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Editorial: Trump’s anti-refugee actions are running aground across the country

A consistent theme of the Trump administration is its attacks on the country’s refugee system.

One of President Trump’s first actions, as part of the Muslim travel ban, was a temporary freeze on refugee resettlements and an overall decrease in the number of people allowed into the country. Every year since, the White House has lowered the number of refugees the U.S. will accept — the 2020 ceiling of 18,000 stands in dramatic contrast to 110,000 at the beginning of 2017.

But the holiday spirit has not yet been eliminated in this country.

In fact, one way it shines brightly has been the response of state and local governments — of all political persuasions — to the Trump administration’s attack on refugees.

Across the U.S., both Democratic and Republican officials are standing up to the Trump adminstration’s attacks on our refugee system by encouraging resettlement to continue within their boundaries.

The response has been a surprise to the White House, which expected something different when Trump issued an executive order this fall that allowed states and localities to veto refugee resettlements.

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A few weeks after signing the order, during a campaign rally in Minneapolis, Trump bemoaned the number of Somali refugees in the state. He reveled in the crowd’s boos at the mention of this vulnerable population. Then, to crowd cheers, Trump boasted about offering more “local control” for resettlement.

Yet so far, no governor has accepted Trump’s offer to bar their doors to refugees.

More than 30 governors have sent consent letters to Washington.

So far, not a single one of them has said no.

The list includes governors in conservative strongholds, like West Virginia, Indiana, Nebraska and Tennessee.

Tennessee must have been a particular blow to the Trump White House — it was inspired to offer “local control” by a series of measures introduced by Tennessee state representatives, and the former Republican governor there called for a temporary resettlement halt after the 2015 terrorist attacks in Paris.

Read Also: IOM returns over 18, 000 migrants

In Utah, the Republican governor, Gary Herbert, went even further in his letter to the president. “I encourage you to allow us to accept more international refugees in Utah,” Herbert wrote. “We know the need has not decreased and are eager to see the number of admittances rise again.”

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The response from local governments has been much the same.

Burleigh County, North Dakota is rarely in the national news, but this staunchly conservative district of 95,000 made a splash earlier this month after more than 500 local residents packed a county commission meeting to discuss resettlement. The commission voted 3-2 to continue accepting refugees.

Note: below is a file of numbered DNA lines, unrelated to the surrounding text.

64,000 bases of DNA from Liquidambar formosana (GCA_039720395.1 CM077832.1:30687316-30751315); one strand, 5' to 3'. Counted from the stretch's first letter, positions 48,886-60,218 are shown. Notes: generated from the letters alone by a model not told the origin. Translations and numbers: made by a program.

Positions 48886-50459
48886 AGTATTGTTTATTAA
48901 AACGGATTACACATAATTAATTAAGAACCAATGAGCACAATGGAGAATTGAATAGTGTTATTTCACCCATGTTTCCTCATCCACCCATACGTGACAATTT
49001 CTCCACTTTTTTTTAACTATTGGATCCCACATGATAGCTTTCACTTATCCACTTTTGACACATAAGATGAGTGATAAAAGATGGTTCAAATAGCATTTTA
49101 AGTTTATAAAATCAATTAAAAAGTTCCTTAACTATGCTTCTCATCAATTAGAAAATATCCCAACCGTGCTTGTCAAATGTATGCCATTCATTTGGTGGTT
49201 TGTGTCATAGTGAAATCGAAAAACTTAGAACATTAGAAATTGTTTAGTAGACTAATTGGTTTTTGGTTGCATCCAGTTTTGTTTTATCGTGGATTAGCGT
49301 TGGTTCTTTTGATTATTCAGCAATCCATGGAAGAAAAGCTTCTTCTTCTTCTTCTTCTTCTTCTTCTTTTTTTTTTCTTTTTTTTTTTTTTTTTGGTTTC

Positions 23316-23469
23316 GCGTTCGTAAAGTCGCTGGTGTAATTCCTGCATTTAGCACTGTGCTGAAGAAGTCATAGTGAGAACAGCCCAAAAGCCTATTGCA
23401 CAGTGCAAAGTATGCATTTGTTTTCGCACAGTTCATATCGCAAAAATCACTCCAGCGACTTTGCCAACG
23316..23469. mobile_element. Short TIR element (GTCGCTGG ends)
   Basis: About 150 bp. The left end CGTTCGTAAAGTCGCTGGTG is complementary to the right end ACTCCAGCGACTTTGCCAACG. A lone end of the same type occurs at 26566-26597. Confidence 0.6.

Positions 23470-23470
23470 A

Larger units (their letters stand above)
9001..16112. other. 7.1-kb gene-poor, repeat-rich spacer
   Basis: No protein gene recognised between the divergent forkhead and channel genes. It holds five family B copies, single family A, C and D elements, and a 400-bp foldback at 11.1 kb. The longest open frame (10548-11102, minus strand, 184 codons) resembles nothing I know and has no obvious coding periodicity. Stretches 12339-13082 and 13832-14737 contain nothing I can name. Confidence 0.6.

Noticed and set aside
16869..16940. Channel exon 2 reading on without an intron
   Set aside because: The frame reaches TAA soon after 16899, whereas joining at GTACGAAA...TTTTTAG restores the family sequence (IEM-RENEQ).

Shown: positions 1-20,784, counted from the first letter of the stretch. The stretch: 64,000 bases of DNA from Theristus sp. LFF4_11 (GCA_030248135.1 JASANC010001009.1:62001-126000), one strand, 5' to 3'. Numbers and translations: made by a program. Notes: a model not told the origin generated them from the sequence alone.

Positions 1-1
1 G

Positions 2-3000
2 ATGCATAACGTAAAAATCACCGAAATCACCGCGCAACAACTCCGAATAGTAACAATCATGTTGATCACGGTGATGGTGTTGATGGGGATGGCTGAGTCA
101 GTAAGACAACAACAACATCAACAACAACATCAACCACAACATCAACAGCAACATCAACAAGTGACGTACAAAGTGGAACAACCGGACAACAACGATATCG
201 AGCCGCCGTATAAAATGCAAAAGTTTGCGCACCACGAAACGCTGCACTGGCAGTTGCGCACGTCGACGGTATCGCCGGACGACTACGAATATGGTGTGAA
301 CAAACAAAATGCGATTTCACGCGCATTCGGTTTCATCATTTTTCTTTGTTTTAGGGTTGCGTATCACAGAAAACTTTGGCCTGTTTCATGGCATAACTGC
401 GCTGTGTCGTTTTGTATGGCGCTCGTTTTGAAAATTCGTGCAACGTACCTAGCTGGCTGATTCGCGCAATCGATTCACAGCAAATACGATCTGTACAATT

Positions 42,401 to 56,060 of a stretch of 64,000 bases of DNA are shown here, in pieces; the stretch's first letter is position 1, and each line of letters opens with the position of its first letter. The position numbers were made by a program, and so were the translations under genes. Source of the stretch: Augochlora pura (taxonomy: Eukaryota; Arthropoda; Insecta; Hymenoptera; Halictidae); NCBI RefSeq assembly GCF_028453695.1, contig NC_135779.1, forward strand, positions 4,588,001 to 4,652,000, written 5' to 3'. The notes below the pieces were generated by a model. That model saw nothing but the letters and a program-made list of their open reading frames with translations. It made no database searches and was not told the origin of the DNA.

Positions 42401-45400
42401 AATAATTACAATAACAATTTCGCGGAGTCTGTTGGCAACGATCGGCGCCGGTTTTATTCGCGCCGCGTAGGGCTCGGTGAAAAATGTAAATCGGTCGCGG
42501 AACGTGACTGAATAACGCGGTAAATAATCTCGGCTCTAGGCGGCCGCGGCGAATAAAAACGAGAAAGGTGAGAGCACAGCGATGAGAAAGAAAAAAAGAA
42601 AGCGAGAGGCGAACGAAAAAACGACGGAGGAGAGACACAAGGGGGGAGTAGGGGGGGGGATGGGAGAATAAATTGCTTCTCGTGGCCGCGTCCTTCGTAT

The story isn’t over yet.

There are still a number of governors and local governments who have yet to weigh in, and they still have several weeks in which to do so. The Trump administration still has a number of cards it may play to further reduce resettlement, including limiting the number of providers that are authorized to do the critical work of finding sponsors, housing and job opportunities for refugee arrivals.

Still, an overall pattern has emerged across the country. It’s one that speaks well of America’s ability to consider its international responsibilities beyond partisan politics. It’s also a story of Americans’ willingness to project hospitality and grace in a dark time, when it would be all too easy to reject those who are fleeing persecution and danger.

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That’s a story that is welcome any time of the year, but especially right now.

This commentary is from The Chronicle’s editorial board. We invite you to express your views in a letter to the editor. Please submit your letter via our online form:

(SFChronicle.com/letters)

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IOM launches open South America portal

International Organisation of Migration (

Buenos Aires – IOM, the International Organization for Migration, this week launched the Open South America Portal, a web platform providing migrants and stakeholders in the region with access to reliable and timely information on human mobility restrictions and health and safety measures adopted by governments in the COVID-19 pandemic.

Open South America, available in SpanishEnglish and Portuguese, shares official information by country on the latest measures, including border restrictions, quarantine requirements and COVID-19 tests for migrants and travellers.